Expression of renewal is dependent on the extinction-test interval rather than the acquisition-extinction interval.

The failure to see renewal 10 min after extinction suggests that there is a separate context memory that undergoes a different consolidation function than the CS-no US memory formed during extinction, and the expression of extinction appears to be GABA dependent regardless of the extinction-test interval or the test context.



Memory for extinction of conditioned fear is long-lasting and persists following spontaneous recovery.

  • G. Quirk
  • Psychology, Biology
    Learning & memory
  • 2002
Complete spontaneous recovery indicates that extinction training given 1 h after conditioning does not interfere with the consolidation of conditioning memory, and supports the idea that conditioning and extinction of fear are learned by independent systems, each able to retain a long-term memory.

The Role of Ventromedial Prefrontal Cortex in the Recovery of Extinguished Fear

The effects of electrolytic vmPFC lesions made before training on the acquisition, extinction, and recovery of conditioned fear responses in a 2 d experiment suggest a role of thevmPFC in consolidation of extinction learning or the recall of contexts in which extinction took place.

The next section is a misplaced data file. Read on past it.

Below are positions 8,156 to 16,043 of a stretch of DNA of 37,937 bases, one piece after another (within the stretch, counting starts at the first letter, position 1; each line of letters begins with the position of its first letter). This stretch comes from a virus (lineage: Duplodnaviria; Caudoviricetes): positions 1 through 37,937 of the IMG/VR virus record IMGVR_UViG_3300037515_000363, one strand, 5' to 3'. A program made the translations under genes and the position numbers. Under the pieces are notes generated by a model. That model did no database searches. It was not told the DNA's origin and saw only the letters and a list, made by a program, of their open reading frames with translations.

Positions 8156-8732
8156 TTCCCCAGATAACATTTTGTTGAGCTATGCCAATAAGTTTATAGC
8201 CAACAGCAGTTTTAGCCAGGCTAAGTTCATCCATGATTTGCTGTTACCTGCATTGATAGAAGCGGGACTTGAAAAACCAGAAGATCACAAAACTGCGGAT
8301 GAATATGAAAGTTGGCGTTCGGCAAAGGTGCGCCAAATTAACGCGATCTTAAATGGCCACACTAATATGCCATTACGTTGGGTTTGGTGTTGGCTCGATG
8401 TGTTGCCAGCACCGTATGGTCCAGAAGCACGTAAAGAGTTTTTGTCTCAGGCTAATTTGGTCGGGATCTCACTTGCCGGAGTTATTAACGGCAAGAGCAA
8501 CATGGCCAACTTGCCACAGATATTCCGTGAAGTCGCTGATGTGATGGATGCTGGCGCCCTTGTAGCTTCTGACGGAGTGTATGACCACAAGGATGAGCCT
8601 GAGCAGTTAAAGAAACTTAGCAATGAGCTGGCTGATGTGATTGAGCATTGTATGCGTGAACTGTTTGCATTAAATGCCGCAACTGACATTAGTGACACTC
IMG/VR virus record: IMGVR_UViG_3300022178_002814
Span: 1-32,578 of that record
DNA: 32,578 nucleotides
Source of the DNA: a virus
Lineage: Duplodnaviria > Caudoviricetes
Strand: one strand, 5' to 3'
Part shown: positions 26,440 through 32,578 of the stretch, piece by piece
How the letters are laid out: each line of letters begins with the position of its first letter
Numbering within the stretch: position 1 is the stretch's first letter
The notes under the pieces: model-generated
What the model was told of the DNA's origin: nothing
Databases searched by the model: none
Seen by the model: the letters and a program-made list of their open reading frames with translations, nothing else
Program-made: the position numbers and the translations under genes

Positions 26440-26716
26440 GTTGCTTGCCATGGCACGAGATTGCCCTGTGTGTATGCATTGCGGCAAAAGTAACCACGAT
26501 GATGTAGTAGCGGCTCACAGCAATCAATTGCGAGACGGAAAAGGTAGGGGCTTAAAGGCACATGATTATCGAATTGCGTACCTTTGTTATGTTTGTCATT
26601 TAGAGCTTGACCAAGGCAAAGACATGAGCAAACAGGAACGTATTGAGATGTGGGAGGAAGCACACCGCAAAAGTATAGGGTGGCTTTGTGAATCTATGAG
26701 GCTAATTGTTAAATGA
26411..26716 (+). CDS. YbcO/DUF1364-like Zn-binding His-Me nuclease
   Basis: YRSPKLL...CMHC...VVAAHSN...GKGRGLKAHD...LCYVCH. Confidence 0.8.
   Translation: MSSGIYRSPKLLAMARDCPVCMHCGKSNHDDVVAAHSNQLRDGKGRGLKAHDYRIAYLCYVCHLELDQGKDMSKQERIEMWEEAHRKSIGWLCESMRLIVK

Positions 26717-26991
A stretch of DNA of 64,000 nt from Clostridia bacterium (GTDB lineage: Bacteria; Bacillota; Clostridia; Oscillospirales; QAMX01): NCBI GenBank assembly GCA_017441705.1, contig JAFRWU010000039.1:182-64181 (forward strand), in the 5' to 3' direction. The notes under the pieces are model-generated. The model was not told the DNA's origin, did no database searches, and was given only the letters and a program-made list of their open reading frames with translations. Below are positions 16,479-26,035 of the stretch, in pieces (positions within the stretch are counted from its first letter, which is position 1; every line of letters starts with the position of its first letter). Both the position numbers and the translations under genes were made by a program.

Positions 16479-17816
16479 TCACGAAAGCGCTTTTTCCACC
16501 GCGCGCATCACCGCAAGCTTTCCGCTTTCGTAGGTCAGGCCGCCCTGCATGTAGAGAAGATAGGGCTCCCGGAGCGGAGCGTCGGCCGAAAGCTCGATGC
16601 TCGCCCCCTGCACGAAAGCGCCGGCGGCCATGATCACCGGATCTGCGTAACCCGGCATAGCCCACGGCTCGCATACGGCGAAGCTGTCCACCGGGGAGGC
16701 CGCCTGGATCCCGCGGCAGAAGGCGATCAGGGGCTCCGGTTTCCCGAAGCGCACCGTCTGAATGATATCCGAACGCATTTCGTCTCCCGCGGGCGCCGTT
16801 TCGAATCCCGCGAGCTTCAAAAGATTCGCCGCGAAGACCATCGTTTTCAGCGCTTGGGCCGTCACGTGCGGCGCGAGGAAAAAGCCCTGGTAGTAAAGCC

Evidence that GABA transmission mediates context-specific extinction of learned fear

The present findings indicate that GABA transmission at GABAA receptors is involved in the inhibition of extinguished fear, and that this effect of GABA is regulated by those cues that constitute the extinction context.

Context-Dependent Neuronal Activity in the Lateral Amygdala Represents Fear Memories after Extinction

Context-dependent neuronal activity in the lateral nucleus of the amygdala may be an important mechanism for disambiguating the meaning of fear signals, thereby enabling appropriate behavioral responses to such stimuli.

Reinstatement of fear to an extinguished conditioned stimulus.

  • R. RescorlaC. Heth
  • Psychology, Biology
    Journal of experimental psychology. Animal behavior processes
  • 1975
Four experiments are reported which demonstrate the ability of an unconditioned stimulus (UCS) presentation following extinction to partially reinstate the conditioned response. These experiments are

Neurons in medial prefrontal cortex signal memory for fear extinction

It is suggested that consolidation of extinction learning potentiates infralimbic activity, which inhibits fear during subsequent encounters with fear stimuli, indicating that medial prefrontal cortex might store long-term extinction memory.

Contextual control of the extinction of conditioned fear: tests for the associative value of the context.

  • M. BoutonD. A. King
  • Psychology, Biology
    Journal of experimental psychology. Animal behavior processes
  • 1983
The results suggest that fear of an extinguished CS can be affected by the excitatory strength of the context but that independently demonstrable contextual excitation or inhibition is not necessary for contexts to control that fear.

Treatments that weaken Pavlovian conditioned fear and thwart its renewal in rats: implications for treating human phobias.

Evidence suggested that the ability of fear-weakening treatments to prevent fear renewal reflected the combined effects of transfer of extinction across treatment and test contexts and habituation to the unconditioned stimulus.